My Thanksgiving Vacation

Brian D. Shrock
(Presented as a Toastmaster Speech in Garland TX, 2/94)

January is over, and we all know what that means. Less than 330 shopping days until Christmas! Thanksgiving through Christmas, what a wonderful time is that holiday season! We could wish for those merry occasions again, or maybe we could just wish it were Friday. I once heard a conversation that went like this:
"I wish it was Friday!" pondered a voice. "You're wishing your life away," came a reply. The voice parried, "Then I wish it was last Friday!"

Today I want to take you forward by taking you back, back to the Thanksgiving holiday just gone by a mere two months ago. Do you remember the occasion? The icy finger of mother nature? The bountiful banquets and the feasts of fellowship? Can you still feel the mirth of that occasion? Do you still bear the weight of it? It is the stuff memories are made of, some sad, but most merry and good.

Thanksgiving of 93 was for me an uncommon collection of eclectic emotions, and I want to share some of them with you today. My purpose is both to entertain you and to give you cause to reflect on the important things and times of life.

My Thanksgiving started with the drive up I-75, in a car we had just bought that month. I grew up near this highway, where it crosses the Kansas border, about 350 miles north of here. I took the entire week off work, which was a glorious start to a wonderful vacation, and we departed on Monday. We gave proper instructions to our 3 and 5 year old sons to notify us in the event they started feeling carsick. We acquired this prudence unfortunately not from wisdom or foresight, but from firsthand empirical observation. We learned on previous occasions that pleasant motor trips and pungent spewing lips are just a "hurl" apart. Happily, we made it to the land of Oz with all lunches in their proper places.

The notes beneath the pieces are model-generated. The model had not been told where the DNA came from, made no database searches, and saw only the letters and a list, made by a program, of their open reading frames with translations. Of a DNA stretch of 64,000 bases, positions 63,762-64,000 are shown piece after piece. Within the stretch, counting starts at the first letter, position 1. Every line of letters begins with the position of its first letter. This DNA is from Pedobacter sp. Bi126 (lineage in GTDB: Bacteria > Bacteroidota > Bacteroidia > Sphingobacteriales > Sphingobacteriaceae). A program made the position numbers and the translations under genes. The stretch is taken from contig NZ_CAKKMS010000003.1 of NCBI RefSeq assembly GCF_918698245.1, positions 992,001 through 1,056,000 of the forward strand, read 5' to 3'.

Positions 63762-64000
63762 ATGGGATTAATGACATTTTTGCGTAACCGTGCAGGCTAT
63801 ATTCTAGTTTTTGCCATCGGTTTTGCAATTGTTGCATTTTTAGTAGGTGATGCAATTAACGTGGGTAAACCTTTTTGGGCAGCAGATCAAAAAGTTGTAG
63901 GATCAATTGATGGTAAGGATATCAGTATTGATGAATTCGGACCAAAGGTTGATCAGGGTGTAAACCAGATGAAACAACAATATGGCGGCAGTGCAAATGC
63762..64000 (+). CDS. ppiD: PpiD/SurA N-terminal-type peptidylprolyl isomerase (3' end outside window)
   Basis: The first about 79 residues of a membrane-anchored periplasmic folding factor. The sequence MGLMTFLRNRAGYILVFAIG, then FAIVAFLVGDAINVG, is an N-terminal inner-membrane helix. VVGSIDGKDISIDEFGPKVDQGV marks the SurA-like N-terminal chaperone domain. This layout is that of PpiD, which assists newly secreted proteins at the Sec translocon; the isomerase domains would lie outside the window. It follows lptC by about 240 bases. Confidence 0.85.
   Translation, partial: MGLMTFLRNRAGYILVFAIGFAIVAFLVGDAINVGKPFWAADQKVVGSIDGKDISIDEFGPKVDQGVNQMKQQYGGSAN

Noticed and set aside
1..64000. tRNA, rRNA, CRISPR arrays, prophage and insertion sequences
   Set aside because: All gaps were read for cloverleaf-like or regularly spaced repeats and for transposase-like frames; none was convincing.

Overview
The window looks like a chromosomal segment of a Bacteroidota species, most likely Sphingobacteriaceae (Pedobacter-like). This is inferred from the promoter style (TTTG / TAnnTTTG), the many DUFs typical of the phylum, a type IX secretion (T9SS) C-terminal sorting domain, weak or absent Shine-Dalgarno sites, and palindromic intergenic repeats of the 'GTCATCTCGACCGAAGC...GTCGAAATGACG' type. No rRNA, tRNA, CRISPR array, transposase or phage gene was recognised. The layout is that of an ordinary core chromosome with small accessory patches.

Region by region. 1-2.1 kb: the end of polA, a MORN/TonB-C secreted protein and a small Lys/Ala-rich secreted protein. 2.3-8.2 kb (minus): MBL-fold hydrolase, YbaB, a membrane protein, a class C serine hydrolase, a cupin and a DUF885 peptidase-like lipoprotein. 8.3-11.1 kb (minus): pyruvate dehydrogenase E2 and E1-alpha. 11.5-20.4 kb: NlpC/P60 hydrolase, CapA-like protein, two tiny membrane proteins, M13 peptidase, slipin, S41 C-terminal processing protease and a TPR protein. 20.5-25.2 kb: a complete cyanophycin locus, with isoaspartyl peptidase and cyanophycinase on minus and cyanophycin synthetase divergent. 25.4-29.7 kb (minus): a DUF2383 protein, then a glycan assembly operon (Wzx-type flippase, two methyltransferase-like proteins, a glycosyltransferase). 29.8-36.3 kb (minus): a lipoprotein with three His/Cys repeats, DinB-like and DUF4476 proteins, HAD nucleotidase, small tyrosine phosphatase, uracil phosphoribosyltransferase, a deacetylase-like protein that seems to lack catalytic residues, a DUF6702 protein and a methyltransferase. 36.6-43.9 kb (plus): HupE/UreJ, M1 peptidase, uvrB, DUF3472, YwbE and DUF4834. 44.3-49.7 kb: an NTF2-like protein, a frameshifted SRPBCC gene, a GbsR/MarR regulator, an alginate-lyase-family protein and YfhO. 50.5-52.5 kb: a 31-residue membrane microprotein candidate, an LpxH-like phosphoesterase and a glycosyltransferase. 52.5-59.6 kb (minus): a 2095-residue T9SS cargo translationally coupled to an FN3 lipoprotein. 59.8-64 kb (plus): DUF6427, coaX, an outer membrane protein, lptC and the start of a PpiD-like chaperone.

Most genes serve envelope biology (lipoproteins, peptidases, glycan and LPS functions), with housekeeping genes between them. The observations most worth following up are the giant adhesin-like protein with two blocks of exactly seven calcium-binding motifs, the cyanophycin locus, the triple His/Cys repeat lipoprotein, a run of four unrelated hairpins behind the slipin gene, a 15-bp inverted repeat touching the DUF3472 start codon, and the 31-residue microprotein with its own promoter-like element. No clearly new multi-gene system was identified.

Thanksgiving is a happy time, but it has its share of 'Tales from the Dark Side'. This Thanksgiving was the 20th anniversary of an automobile accident that claimed the life of my grandfather and hospitalized my grandmother for more than 6 months. We were visiting my sister's family in Ulysses, Kansas when we got the news. Now 20 years later that family must take a new job, uprooting them from a happy home in Lafayette, La, moving them back to Ulysses. And 20 years later, with both of her parents gone, my mother has inoperable, chemo-therapy resistant cancer. Yet, these dark situations did not detract from our holiday, but served to strengthen not only the bond of our families, but our heartfelt appreciation of what we have today.

The family I grew up with on the farm was one that, unfortunately, showed little emotion, other than aggravation, anger and dissatisfaction. But this Thanksgiving was special, because it rose above that. My closest brother whom I had seen for less than an hour during the last eight years came home this year. We had to bite our lips and choke back our tears at the joy of seeing each other again, all the while afraid the cows might see us getting mushy. Our hundred year old house was packed with friends and family and memories. So this Thanksgiving, we shared tragic reminders to be thankful for what and who we have now, and to make the most of today, and the present, because that's all we really have. And we shared more joy than ever before because of it.